Last week, during our visit to Santa Barbara to celebrate our respective birthdays, my wife, Lisa, and I learned that Olivia Rodrigo, a young pop music star, would be performing at the Santa Barbara Bowl.  About a year earlier, I had read a complimentary piece in the New York Times discussing the song album, Sour, that Ms. Rodrigo had recently released.  The article had piqued my interest.  Needless to say, however, my attempts to buy tickets online or by phone were futile.  Because it was not too far from where we were staying, we went to the box office at the Santa Barbara Bowl and were told there were no tickets available for the concert.

Given what I had told Lisa about Olivia and our curiosity at going to an event at the Santa Barbara Bowl, we decided to go before the show began last Saturday evening.  We found ourselves at the back of the line that was growing in size waiting to see if there were extra tickets available at the last moment.  We were surrounded by teeny boppers, practically entirely female.  Inasmuch as the likelihood of gaining admission to the show did not look good, we agreed that I would roam around and see if anyone might have extra tickets to sell.  

As it was evident, that no one approaching the Bowl had extra tickets, I asked one of the parking attendants, if anyone had spoken of having a few spare tickets.  Sure enough, he led me to a woman who had two tickets she needed to sell.  She told me that she had bought them months ago for her granddaughter who could not go because she was studying for her final exams.  She wanted $500 for the two tickets.  To me that seemed high for, at most, an hour of entertainment as the opening act was already in progress.  She refused to come down in price saying that she had paid $1000 online for them months ago and wanted to only lose half of her purchase price.  My wife confirmed my uneasiness at paying so much for a concert whereupon I declined the woman’s offer.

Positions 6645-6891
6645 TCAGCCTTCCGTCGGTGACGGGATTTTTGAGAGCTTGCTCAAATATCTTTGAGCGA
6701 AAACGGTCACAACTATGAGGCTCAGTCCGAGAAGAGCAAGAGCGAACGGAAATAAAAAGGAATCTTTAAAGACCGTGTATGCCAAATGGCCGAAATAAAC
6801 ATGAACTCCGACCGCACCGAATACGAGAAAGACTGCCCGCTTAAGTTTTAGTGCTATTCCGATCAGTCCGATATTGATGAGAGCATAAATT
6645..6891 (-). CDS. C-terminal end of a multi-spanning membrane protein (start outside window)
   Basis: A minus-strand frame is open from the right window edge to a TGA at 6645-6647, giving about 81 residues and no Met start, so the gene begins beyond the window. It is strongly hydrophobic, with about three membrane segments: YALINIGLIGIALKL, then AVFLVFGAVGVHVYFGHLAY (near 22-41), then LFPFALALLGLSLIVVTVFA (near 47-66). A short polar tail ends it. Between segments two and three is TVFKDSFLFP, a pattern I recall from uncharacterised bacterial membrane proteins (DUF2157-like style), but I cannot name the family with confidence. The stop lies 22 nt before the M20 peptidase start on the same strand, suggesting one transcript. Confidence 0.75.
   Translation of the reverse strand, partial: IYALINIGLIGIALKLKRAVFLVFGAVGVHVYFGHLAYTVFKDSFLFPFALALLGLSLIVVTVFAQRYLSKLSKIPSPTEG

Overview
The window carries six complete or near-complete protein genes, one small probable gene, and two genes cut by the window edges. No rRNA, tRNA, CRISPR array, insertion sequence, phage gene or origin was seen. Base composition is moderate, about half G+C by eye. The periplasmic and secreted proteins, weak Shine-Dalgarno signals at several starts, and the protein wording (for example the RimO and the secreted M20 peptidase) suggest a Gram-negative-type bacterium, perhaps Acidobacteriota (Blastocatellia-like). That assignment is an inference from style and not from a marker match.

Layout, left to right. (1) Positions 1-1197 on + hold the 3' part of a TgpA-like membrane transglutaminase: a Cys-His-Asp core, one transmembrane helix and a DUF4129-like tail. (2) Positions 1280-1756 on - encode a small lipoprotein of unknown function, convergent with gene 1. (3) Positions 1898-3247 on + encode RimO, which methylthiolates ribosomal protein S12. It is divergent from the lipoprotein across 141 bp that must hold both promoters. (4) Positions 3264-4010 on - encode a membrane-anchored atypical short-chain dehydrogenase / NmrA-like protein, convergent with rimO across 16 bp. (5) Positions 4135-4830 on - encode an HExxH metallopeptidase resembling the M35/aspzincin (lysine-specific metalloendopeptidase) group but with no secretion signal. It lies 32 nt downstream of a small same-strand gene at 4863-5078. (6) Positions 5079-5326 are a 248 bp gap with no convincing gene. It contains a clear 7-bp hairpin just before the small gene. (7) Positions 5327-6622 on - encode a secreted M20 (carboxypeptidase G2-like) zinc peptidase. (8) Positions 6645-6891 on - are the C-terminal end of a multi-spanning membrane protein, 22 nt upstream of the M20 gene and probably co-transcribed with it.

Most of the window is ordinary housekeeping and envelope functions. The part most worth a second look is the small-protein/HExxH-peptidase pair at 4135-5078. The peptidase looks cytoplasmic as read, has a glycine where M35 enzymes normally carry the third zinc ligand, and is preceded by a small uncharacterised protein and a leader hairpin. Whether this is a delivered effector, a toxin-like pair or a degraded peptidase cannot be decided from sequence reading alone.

As the evening progressed, we were in the middle of the line with still quite a number of people (i.e. teenage girls) in front of us.  We had arrived at about 7 p.m. with the show starting at 7:30 and Olivia Rodrigo to come on at 8:40. By now it was about 8:15, and with no hope in sight, I suggested to Lisa, we call it quits and go for a drink. Not one to give up when she had a goal to reach, in this case what looked like the impossible, she remained on line with the teeny boppers.  Suddenly, out of the blue appeared two men, one somewhere in his fifties, the other about 20 years younger.  The older gentleman walked up to the line of us waiting and said he had 19 extra tickets mentioning a price of $150.  When one of the younger girls said that was too much he said fine I’ll take a $100 per ticket.  I heard murmurs of “he must be scamming us.”  But at this point knowing we had nothing to lose Lisa and I followed them with a few other girls and then, spontaneously, many other girls broke from the line and went with us.

We reached the turnstile where one of the attendants asked Lisa and I for proof of vaccination and upon showing it to him let us through.  Although we had been admitted, neither of us actually had the tickets in hand so we waited for all to go through the turnstile.  Then, our sugar daddies, introduced themselves as James, the older of the two, and Michael.  Because we only had a few minutes to get to our seats, they gave us their phone numbers; James told us we were on the honor’s system and we could pay them the next day.  James made sure we would not be sitting on the ground when he gave the two of us the tickets.  A trolley was parked waiting to take us up the ramp toward our seats in the nick of time.  Lisa and I, amidst a packed crowd of young teenagers, the majority by far being girls.  We located our seats about three or four minutes before Rodrigo came on.